Goals - 105

Assists - 77


Paris Saint-Germain

Games - 80

Goals - 69

Assists - 39


400 games. 244 goals. 151 assists. 0.98 goal involvements per match.

Ronaldo is at 836 games, 626 goals. 219 assists. 1.01 goal involvements per game.

Messi is at 718 games, 627 goals, 261 assists. 1.24 goal involvements per game.


Obviously, Neymar has only played half as many games as Ronaldo. And for those that argue for Ronaldo as the GOAT they'll also mention how he's played across 3 of the top 5 European leagues and won trophy xyz. We're not here to discuss Ronaldo or Messi as the GOAT. Neymar is not anywhere near that calibre or reputation yet. He'll have to only be halfway through his career, and improve his stats, to be in the running of leaving a legacy like Ronaldo or Messi.


But statistically speaking, Neymar has been one of the greatest attacking players to have played professional football.


When you look at some of the best forwards of the modern era, you'll struggle to find numbers as good as Neymar's.


Ronaldo Nazario - 451 matches, 0.81 goal involvements per game

Thierry Henry - 790 matches, 0.66 goal involvements per game

Wayne Rooney - 744 matches, 0.63 goal involvements per game

Sergio Aguero - 634 matches, 0.77 goal involvements per game


One of the primary issues in his stardom has been the overcasting shadow and longevity of Messi and Ronaldo. Three years ago, most would've expected Ronaldo to be seriously cutting his numbers back when he was 32 - particularly when he left for Juventus. It looked like the new era. Similarly. Messi is now 32, and plenty of traders think his best days are behind him. Just a glimpse at Messi's stats suggest he's still very much in his prime and won't be going anywhere for a few years yet.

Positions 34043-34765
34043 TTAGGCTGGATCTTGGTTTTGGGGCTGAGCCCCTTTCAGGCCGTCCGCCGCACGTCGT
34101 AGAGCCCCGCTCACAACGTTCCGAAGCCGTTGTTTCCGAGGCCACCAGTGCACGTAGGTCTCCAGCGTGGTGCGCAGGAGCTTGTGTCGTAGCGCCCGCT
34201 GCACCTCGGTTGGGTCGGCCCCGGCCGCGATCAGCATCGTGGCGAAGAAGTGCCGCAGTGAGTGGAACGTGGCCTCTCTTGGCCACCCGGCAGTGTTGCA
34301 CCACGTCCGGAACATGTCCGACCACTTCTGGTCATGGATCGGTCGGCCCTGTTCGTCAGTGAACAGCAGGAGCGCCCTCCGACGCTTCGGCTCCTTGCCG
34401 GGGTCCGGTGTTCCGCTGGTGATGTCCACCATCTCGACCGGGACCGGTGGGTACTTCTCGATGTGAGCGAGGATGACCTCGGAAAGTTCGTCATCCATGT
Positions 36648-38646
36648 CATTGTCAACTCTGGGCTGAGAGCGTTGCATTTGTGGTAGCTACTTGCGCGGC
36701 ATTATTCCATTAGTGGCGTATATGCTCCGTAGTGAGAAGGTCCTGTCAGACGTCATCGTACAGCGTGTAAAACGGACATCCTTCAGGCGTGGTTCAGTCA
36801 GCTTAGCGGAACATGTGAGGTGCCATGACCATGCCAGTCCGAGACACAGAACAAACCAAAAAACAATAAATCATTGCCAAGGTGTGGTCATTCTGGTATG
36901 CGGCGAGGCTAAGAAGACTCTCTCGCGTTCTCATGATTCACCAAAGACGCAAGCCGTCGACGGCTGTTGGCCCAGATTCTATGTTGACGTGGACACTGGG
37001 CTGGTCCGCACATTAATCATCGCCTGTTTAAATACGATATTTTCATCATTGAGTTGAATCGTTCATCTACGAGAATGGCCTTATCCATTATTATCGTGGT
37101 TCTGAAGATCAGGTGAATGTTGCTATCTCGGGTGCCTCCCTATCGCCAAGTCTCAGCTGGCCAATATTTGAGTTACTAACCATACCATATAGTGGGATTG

So Neymar has never truly had the limelight. There's always been a player or two better than him. The longer Messi and Ronaldo continued, the more players emerged as another superstar winger. Salah's historic record-breaking season, Mbappé's world-cup winning teenage years. Now the rise of youngsters such as Haaland, Rashford, Sancho and Gnabry prove a threat in his global recognition as the 'best player in the world'.


Enough speculation. Right now, Neymar still offers outstanding PB and media. This season, he's won £1.21 per share in dividends. That's at PSG. Many traders often seem cautious when dealing with PSG, as the French league lacks competitive edge over the other Top 5 European league. That is nonsense-talk on the index though. The lack of French presence in Champions League historically doesn't mean PSG are a bad side. In fact, week-in week-out they dominate their domestic campaign, making it easier to win dividends. This season, the Top 3 PB winners have been Messi, Ilicic and Ronaldo. Then Neymar. In fact, it's a defender that leads PB dividends this season in the Premier League, Trent Alexander Arnold. Neymar is a dividend winner in the current PSG team. That team knocked out Dortmund in the Champions League. Neymar and co are a fantastic European side. PSG is a superclub, even if they've never been European Champions. Neymar is a PB winner, even if he never returns to Camp Nou.


Nobody knows what the future holds for Neymar. But he's statistically on track to be one of the greats. And PSG are on track to be a very tough European Competitor. Neymar is a PB dividend winner. The media also flocks to him - he's won £0.76 in media dividends this season. That won't disappear in a flash. He's far too big to be forgotten just yet.


This article isn't designed to lean you one way or another. We're just saying to not let the GOAT legacy haze your vision, or the PSG 'prison' cast a shadow over your view of Neymar as an investment. He's still currently one of the best proven dividend winners the index has to offer. And all signs indicate he's still got years left to further make his mark.


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Football Index Gurus | United Kingdom